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In re Lifeguard Industries, Inc.

37 B.R. 3 (1983)

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In re Lifeguard Industries, Inc.

United States Bankruptcy Court for the Southern District of Ohio

37 B.R. 3 (1983)


Lifeguard Industries, Inc. (Lifeguard) (debtor) was an aluminum-siding manufacturer founded by Louis and Joseph Guttman. As of 1980, Lifeguard’s board of directors consisted of Joseph’s son Fred Guttman; Joseph’s daughter Shirley Onie; and Joseph’s widow, Marion Guttman. All three owned shares of Lifeguard, and Fred was also Lifeguard’s president, secretary, and chief operating officer. Lifeguard began suffering financial troubles and filed for Chapter 11 bankruptcy in 1982. In 1983, Fred caused Lifeguard to file a proposed reorganization plan that left Fred and Lifeguard’s vice presidents of marketing and manufacturing, Louis Epstein and James Wendell, as the only shareholders. Shirley and Marion sought to protect their interests by electing new directors at a shareholder meeting. The bankruptcy court allowed the shareholder meeting to proceed but required the newly elected board to seek approval of any proposed changes to Lifeguard’s management personnel or operating procedures. Following the shareholder meeting and vote, Lifeguard’s new directors were Shirley, Gary Sycalik, and John Hevener. The new directors sought the court’s approval to change Lifeguard’s management structure by ousting Fred and installing Sycalik as president, Hevener as secretary, and Shirley as treasurer. The new directors proposed leaving Epstein and Wendell, who were both highly qualified, in their same employment positions. However, Epstein and Wendell expressed that they would likely leave Lifeguard if Fred were ousted. None of the new directors had any industry knowledge or knowledge of Lifeguard’s business, none of them planned to invest their own assets to assist Lifeguard during the bankruptcy, and none of them had a plan for operating Lifeguard. Additionally, Hevener and Sycalik expected to be paid for their services and also proposed paying for a crisis-management team of consultants. In seeking approval of the proposed changes, the new directors argued that Fred had mismanaged Lifeguard to the point that it was no longer a viable company. However, evidence before the bankruptcy court suggested that Fred had been trying hard to turn around Lifeguard’s business, including cutting operating costs, cutting his own salary, and refocusing Lifeguard’s operations on vinyl siding. Lifeguard was expected to show a profit based on those efforts. The bankruptcy court considered the arguments and evidence and decided whether to allow the new directors to take over Lifeguard’s day-to-day operations.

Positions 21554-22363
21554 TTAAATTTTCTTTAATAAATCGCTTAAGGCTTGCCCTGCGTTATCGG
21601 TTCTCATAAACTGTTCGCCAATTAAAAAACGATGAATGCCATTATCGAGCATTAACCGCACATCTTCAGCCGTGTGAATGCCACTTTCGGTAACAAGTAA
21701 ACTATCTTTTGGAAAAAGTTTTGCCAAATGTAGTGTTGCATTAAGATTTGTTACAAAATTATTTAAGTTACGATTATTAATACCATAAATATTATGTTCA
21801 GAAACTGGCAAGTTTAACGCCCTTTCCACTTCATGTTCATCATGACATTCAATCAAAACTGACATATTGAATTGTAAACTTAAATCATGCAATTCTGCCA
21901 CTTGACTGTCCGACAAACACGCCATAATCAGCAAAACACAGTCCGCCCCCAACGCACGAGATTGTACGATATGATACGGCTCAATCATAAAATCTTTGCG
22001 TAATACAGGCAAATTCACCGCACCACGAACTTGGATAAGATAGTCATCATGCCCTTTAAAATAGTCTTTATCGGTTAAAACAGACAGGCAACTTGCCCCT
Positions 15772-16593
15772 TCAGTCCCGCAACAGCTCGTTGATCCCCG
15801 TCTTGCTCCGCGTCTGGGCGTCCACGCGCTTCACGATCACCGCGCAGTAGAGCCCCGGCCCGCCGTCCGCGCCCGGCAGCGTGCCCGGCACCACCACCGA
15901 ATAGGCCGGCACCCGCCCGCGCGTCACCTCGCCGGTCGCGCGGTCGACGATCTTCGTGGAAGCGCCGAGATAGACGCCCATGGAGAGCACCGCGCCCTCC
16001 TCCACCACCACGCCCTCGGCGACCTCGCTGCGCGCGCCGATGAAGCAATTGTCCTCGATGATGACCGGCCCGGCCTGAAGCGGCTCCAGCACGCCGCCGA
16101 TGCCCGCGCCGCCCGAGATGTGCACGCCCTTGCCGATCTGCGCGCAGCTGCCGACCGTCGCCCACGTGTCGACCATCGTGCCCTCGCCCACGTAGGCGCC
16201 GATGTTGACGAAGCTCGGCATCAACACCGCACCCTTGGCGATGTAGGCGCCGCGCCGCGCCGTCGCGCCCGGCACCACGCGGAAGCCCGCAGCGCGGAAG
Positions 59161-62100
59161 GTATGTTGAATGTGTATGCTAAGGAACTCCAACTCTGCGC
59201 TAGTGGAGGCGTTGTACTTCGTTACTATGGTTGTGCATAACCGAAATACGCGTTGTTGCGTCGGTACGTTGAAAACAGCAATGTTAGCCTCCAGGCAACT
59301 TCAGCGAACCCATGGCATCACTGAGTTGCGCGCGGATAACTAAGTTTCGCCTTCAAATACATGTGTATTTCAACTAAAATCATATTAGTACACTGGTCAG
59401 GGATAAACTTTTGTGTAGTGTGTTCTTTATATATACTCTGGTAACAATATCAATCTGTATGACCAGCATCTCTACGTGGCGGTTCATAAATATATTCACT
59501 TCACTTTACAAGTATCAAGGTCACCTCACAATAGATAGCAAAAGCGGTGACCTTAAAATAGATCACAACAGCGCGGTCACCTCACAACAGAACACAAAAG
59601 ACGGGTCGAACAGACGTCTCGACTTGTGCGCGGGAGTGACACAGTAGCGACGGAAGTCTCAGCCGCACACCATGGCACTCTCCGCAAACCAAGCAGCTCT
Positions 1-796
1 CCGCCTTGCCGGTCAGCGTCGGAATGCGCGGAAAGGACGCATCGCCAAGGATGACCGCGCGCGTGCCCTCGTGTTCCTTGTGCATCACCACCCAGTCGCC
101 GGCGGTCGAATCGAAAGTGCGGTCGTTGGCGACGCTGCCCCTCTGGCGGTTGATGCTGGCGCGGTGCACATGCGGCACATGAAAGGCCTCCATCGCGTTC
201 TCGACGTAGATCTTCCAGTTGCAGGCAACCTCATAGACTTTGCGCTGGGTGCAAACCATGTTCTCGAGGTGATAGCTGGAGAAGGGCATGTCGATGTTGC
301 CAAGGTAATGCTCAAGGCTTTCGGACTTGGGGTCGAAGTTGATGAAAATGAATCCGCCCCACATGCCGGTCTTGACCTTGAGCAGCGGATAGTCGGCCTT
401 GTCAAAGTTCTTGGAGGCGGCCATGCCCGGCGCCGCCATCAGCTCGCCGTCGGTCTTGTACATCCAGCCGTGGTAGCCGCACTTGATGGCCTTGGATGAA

Rule of Law


Holding and Reasoning (Newsome, J.)

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